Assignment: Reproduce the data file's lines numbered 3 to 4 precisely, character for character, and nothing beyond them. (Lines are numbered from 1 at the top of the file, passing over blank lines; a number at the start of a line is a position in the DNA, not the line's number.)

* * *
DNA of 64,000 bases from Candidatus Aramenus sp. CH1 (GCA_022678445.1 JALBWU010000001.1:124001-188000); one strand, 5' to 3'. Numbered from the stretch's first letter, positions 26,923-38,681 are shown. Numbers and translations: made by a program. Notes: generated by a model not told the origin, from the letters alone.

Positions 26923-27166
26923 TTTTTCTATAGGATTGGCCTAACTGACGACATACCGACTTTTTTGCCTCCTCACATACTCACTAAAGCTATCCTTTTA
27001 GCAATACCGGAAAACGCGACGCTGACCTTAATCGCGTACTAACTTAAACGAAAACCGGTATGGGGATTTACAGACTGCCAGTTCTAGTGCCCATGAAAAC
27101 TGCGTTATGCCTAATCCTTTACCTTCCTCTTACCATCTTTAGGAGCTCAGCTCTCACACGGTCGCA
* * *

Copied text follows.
26923 TTTTTCTATAGGATTGGCCTAACTGACGACATACCGACTTTTTTGCCTCCTCACATACTCACTAAAGCTATCCTTTTA
27001 GCAATACCGGAAAACGCGACGCTGACCTTAATCGCGTACTAACTTAAACGAAAACCGGTATGGGGATTTACAGACTGCCAGTTCTAGTGCCCATGAAAAC